The ServiceComponent class provides the basic information that you would expect to get for an elementary stream: the type of stream, a reference to the service with which it is associated and also the language associated with this stream. Of course, not all streams have a language component (video streams or data streams, for instance), and so in this case an empty value is returned. As with any SIElement, it is also possible to get a locator that acts as a reference to the element described by the SI data. in this case, that returns a locator referring to the elementary stream.

public interface ServiceComponent extends SIElement {

  java.lang.String getAssociatedLanguage();
  java.lang.String getName();
  StreamType getStreamType();

  Service getService();

Readers that know something about how SI works in the DVB system may notice a limitation imposed by this API. There appears to be no way for a ServiceComponent to belong to more than one service. Of course, this isn't a major limitation, since multiple ServiceComponent instances may refer to the same underlying elementary stream. The main implication of this is that application should not assume that just because two references to a ServiceComponent point to different Java objects, they don't refer to the same elementary stream.

Access to information about events

For an EPG, knowing about services is not enough - they also need to know about individual events within a service. The ServiceDetails interface includes the method getProgramSchedule(), which returns a ProgramSchedule object. This object provides a number of methods for requesting information about the current and next event, and also about all future events on that service.

public interface ProgramSchedule {

  void addListener(ProgramScheduleListener listener);
  void removeListener(ProgramScheduleListener listener);

  SIRequest retrieveCurrentProgramEvent(
    SIRequestor requestor);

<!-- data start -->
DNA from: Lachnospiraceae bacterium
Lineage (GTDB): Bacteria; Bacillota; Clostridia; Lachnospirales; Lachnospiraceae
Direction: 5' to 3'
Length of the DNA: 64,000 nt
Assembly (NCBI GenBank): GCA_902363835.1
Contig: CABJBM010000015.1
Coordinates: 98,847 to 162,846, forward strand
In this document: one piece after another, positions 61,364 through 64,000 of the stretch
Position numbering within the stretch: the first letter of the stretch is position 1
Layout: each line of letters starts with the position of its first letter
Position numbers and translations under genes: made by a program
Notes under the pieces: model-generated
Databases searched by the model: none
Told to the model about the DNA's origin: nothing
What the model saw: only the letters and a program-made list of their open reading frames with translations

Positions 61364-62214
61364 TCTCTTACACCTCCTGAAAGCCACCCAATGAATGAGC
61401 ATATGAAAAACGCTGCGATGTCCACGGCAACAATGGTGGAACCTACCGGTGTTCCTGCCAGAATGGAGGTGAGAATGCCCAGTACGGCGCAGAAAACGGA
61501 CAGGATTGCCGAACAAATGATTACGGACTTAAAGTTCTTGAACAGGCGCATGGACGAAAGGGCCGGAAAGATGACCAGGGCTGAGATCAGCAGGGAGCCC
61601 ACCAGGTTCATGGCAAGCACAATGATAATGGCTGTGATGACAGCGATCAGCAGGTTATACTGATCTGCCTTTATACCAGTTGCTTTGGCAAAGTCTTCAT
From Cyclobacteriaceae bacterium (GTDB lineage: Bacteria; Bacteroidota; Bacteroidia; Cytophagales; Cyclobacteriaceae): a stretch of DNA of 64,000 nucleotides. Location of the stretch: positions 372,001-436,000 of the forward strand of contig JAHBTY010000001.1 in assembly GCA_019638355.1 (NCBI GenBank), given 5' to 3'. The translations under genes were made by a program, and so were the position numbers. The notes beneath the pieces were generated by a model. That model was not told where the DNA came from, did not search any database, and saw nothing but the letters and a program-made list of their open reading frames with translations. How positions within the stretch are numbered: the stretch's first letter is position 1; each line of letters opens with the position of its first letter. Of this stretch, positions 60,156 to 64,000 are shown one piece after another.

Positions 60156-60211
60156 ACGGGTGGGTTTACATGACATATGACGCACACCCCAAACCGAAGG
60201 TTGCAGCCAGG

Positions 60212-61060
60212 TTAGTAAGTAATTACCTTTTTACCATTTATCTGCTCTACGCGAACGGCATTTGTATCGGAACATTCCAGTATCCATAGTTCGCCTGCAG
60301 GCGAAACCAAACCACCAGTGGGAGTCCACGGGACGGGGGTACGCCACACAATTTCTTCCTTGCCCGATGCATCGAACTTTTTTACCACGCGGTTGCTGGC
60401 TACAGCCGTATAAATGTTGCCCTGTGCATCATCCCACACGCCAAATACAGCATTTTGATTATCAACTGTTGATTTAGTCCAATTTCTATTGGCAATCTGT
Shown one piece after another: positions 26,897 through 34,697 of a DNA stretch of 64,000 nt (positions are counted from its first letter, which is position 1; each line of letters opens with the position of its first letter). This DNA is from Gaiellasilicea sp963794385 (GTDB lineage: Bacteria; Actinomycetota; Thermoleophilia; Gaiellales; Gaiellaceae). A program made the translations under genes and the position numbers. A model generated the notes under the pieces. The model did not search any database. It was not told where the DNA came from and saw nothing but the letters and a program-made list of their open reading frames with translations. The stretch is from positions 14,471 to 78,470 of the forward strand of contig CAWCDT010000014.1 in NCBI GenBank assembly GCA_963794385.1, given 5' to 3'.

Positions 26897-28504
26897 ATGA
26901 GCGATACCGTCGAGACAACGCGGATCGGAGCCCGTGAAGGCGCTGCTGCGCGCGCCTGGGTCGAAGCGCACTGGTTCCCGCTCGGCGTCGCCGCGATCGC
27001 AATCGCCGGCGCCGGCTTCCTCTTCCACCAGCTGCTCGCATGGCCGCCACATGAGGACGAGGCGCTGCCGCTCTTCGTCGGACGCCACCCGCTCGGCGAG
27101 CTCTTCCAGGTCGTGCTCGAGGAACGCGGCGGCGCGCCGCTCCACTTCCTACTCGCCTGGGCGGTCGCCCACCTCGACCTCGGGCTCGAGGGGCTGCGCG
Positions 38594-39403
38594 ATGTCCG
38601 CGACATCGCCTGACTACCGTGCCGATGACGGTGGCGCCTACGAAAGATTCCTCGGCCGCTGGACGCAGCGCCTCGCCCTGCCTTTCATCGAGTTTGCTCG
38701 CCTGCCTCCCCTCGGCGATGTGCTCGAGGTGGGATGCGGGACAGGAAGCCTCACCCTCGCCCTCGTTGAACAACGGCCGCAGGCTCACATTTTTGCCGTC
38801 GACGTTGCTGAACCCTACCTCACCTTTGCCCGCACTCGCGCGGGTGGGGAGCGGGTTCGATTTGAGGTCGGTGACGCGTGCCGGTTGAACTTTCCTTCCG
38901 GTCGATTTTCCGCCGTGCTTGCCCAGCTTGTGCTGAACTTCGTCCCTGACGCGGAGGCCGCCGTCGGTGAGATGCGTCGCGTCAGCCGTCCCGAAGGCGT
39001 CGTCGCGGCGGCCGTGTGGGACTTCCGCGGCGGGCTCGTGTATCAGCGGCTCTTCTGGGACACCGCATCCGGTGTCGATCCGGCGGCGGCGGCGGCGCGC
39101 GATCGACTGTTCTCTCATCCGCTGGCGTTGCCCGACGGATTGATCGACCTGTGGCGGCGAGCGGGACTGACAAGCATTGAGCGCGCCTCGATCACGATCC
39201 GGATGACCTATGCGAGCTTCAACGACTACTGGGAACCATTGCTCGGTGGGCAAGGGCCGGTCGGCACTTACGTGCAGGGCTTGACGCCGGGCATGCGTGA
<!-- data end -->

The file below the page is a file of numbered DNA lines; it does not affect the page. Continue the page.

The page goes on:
SIRequest retrieveNextProgramEvent(
    ProgramEvent event,
	SIRequestor requestor);

  SIRequest retrieveFutureProgramEvent(
    java.util.Date time,
	SIRequestor requestor);

  SIRequest retrieveFutureProgramEvents(
    java.util.Date begin,
	java.util.Date end,
	SIRequestor requestor);

  SIRequest retrieveProgramEvent(
    Locator locator,
	SIRequestor requestor);

As you can see from the interface, the methods for retrieving event information are all asynchronous. When they complete, a ProgramEvent object (or an array of them) will be returned to the SIRequestor. This object provides access to information about that specific event: its name, parental rating value, start and end times and duration, amongst other things. Like the ServiceDetails class, it also includes the retrieveComponents() method. in this case, though, the method returns a list of components for the event (if they are available) rather than the service. When retrieveComponents() is called for the current event on a service, the result is the same as if retrieveComponents() was called on the ServiceDetails object for that service.

public interface ProgramEvent extends SIElement {

  java.util.Date getStartTime();
  java.util.Date getEndTime();
  long getDuration();

  java.lang.String getName();
  ContentRatingAdvisory getRating();

  Service getService();

  SIRequest retrieveComponents(SIRequestor requestor);
  SIRequest retrieveDescription(SIRequestor requestor);

Program schedules can change over time, and so the ProgramSchedule interface allows an application to register a ProgramScheduleListener with the middleware.  Applications can use the ProgramScheduleListener to get notifications of changes in the program schedule.  This would allow an EPG, for instance, to be automatically notified when its information becomes outdated and to update its display.